The group promising massive redevelopment in Opelousas returned to the city this week, claiming before the City Council they had secured a $4 billion loan for a new airport, manufacturing plant and a “smart city,” among other projects.
That means the project can move forward “without the city or its citizens having to pay a single dime or dollar,” the construction partner on the project, Charles Watson, told council members.
Watson told council members the group is “pretty far advanced in the preliminary design,” although the group’s 18-minute address to the council did not include any visual presentation of the designs.
Jack Ahart, chairman of Ahart Solutions International, said afterward there wasn’t enough time to show any plans on paper, and that he was asked not to do so.
Ahart told The Advocate that construction can begin on a $300 million factory in the spring of next year. The factory would produce materials for future construction projects in Opelousas while operating with uncommon efficiency, he said. For example, if they decided to focus only on affordable housing, “we can make 10,000 homes a year,” Ahart said
Watson, the construction partner, told council members he would hire only Opelousas contractors.
“At every single stage, we will be partnered with local Opelousas firms, whether it be engineering, whether it be architecture,” Watson told council members. “I can only guess how many suppliers of windows, doors, tiles, cement, paving there must be in Opelousas. I haven’t even started looking.”
Watson said he was “delighted” with the architects and engineers he had discovered in Opelousas, although he did not name any.
The developers that rolled into Opelousas had some big plans to announce last week for St. Landry Parish and the entire Acadiana region.
Ahart repeatedly told the council that news reports had unfairly characterized the project and the individuals involved.
“I’m so upset about the malice and slander and lies in the press,” Ahart told council members.
Haley Ahart-Keiffer, the president of Ahart Solutions International and Jack Ahart's niece, is calling the project the “Steven Ahart Legacy Project” after her father, who died in a small plane crash in 1982 while flying for an Opelousas company. The St. Landry Parish airport is named after Steven Ahart.
Developers have publicly discussed their ideas only in broad terms, without explaining what they mean by a “smart city.”
They met privately with elected officials for about two hours on Monday evening, the night before presenting to the council, said St. Landry Parish President Bill Fontenot. In that meeting, the group presented some hypothetical digital renderings of what some new buildings on the airport might look like, Fontenot said.
“This was general information,” Fontenot said. “Without it having a label as Opelousas airport, or Opelousas vicinity, it could be anywhere.”
The Advocate reported last month that Ahart-Keiffer emerged from personal bankruptcy in early 2017, as she promoted herself as “one of the most powerful and influential female executives today.”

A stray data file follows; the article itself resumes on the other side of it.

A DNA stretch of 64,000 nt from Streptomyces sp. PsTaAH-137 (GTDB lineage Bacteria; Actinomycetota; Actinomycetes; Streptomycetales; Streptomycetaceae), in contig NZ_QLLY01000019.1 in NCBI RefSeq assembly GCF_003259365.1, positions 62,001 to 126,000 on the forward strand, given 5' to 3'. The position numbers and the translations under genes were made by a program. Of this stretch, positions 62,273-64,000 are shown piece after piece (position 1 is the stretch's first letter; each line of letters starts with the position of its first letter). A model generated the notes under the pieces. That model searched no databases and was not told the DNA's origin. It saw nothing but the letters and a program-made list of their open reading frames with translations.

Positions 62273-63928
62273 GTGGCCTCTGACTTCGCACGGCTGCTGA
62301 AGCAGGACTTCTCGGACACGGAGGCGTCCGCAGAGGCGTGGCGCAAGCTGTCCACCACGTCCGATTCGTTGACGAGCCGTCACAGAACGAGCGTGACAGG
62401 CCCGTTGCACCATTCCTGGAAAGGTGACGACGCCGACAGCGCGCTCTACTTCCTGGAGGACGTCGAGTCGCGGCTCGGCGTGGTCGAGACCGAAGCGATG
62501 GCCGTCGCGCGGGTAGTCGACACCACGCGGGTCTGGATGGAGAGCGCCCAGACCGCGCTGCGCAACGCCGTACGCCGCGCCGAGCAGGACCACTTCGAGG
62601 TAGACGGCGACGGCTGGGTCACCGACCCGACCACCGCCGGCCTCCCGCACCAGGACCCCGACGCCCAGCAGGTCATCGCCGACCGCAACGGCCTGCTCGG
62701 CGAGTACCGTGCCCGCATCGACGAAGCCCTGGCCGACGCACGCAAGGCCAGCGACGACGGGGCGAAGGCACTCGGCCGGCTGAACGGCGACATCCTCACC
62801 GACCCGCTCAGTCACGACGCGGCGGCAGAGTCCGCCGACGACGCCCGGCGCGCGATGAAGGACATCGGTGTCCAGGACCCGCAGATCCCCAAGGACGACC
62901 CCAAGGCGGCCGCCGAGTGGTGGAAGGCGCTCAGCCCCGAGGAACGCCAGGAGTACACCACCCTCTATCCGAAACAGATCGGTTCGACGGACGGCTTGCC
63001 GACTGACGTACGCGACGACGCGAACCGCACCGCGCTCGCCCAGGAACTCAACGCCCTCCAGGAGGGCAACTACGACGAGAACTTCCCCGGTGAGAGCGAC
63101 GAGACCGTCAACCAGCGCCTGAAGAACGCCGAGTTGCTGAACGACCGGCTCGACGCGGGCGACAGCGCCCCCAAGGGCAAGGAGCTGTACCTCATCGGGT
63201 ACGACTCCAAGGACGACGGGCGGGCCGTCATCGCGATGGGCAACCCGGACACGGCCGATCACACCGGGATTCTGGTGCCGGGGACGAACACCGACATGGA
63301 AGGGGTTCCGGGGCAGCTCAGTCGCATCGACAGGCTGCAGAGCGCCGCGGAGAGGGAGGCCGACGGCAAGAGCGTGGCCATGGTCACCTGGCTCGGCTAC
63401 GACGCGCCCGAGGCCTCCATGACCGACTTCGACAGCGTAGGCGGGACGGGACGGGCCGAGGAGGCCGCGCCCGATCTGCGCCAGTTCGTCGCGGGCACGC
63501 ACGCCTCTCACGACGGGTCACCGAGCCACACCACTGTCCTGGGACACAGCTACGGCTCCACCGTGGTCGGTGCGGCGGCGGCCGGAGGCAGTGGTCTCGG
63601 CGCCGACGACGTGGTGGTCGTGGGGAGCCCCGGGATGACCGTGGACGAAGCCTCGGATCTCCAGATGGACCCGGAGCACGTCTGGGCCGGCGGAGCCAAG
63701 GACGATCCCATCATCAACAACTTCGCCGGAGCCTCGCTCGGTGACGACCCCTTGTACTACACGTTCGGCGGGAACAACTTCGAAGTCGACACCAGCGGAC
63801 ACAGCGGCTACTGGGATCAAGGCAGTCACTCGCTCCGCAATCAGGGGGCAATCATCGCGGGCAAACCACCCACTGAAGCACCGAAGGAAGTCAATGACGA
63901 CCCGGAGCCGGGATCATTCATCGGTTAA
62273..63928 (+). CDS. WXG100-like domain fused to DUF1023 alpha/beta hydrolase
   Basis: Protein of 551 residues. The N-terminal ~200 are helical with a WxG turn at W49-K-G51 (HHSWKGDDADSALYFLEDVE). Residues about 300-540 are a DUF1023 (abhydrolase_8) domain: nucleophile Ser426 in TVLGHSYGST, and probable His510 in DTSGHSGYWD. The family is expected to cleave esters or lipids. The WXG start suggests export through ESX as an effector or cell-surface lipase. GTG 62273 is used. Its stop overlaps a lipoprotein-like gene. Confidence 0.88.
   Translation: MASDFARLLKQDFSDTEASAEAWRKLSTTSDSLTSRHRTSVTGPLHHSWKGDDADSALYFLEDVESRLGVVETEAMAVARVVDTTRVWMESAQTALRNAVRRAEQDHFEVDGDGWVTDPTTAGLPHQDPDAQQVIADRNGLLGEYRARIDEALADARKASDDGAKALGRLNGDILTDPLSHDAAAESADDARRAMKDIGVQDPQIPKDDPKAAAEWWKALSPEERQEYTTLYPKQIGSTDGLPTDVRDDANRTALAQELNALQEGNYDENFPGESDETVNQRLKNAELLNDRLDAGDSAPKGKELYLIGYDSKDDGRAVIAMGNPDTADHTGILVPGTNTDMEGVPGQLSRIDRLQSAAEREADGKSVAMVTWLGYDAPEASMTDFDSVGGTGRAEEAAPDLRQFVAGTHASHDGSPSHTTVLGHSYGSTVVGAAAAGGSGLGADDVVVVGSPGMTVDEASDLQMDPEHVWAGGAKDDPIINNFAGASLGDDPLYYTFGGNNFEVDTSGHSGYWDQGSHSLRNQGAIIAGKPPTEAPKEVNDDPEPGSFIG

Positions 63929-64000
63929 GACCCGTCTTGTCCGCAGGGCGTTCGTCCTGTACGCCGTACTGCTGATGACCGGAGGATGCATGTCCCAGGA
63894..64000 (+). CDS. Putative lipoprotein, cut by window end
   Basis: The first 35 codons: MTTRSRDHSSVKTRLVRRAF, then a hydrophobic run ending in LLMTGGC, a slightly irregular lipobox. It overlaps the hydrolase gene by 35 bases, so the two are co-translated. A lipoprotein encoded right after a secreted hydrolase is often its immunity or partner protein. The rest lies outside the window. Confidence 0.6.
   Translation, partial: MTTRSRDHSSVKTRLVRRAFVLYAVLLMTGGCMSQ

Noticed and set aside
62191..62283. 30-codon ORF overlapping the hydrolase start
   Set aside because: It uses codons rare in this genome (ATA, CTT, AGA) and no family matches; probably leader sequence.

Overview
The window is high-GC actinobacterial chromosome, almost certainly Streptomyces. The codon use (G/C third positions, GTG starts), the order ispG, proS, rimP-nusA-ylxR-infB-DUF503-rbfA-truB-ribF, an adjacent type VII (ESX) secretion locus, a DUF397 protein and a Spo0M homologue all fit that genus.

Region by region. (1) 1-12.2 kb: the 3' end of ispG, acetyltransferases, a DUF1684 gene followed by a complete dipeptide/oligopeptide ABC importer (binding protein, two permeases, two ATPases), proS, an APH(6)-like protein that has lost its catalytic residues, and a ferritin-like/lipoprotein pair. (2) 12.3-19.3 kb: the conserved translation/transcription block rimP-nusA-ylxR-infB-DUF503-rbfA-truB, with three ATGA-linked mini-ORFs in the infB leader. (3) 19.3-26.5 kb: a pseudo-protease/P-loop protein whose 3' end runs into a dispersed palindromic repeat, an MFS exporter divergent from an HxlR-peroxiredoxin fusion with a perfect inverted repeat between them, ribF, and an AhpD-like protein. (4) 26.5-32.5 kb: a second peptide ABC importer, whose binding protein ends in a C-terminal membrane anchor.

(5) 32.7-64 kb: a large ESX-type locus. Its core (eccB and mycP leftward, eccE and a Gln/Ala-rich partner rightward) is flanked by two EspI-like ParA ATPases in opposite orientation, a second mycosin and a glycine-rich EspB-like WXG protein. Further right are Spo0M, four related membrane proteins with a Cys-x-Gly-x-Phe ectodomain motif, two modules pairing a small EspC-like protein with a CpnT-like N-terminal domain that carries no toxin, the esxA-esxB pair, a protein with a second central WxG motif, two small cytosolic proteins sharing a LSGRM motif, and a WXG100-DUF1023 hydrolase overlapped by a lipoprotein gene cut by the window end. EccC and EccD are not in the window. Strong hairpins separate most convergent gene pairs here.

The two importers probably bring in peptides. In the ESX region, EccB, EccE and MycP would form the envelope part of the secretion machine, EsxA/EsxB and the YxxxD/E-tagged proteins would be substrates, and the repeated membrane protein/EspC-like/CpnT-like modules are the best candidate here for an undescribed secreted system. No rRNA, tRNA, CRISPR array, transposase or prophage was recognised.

Jack Ahart on Tuesday presented to City Council members what he described as a credit commitment letter to finance the Opelousas project. He emphasized that it was addressed to his niece, Ahart-Keiffer, who joined Ahart and Watson in the presentation.
“Our lenders are making a loan for these projects, not to me as the chairman, but to Haley,” Ahart said.
Ahart did not respond to a subsequent request for a copy of the letter.
He said the loan is coming from Plate Ltd., whose United States representative, Gbenga Adalumo, joined Ahart-Keiffer in visiting Louisiana last month. Adalumo said then that as much as $10 billion could be available for Opelousas.
A man listed on Plate’s website as its senior vice president, Farzad Kaj, told The Advocate last month that he was “shocked” to hear Adalumo and others had made public commitments to the Opelousas project. Adalumo, who is facing a home foreclosure in New York, is no longer listed as a representative on the Plate website.
Ahart said after the Tuesday council meeting that Kaj, who is based in Germany, “has nothing to do with Plate in Canada and the U.S.” Kaj is one of four individuals listed on the Plate website, along with a chief executive officer, strategic advisor and a different U.S. representative, Silva Pillarisetty.
Pillarisetty said he didn’t know anything about the project, and referred questions to the strategic advisor, Shaya Ivy, who is based in Toronto. Ivy did not respond to an email on Wednesday.
Ahart said a “memorandum of understanding” between the parish and developers is necessary to secure the loan. Fontenot said he wants a mandate from the St. Landry Parish Council before signing one.
The draft memorandum presented to Fontenot states that neither party is obligated “to the transfer of funds,” and that it can be terminated at any time with written notice. Ahart Solutions agrees to provide all financing, materials and labor for the project, but the parish also agrees “to give any tax benefits available” and to help secure federal or state funding, “now or in the future.”
Ahart Solutions has not submitted standard project worksheets with information concerning investment, facilities, equipment and employee wages that state economic development officials use to assess projects for incentives, said Bill Rodier, executive director of St. Landry Parish Economic Development.
Rodier said developers rarely forgo available state financing.
“If they wanted to write a check for everything, it’s not a requirement,” Rodier said. “It’s possible that could happen, I just don’t know that personally I’ve ever seen that happen when you’re talking about these types of dollars.”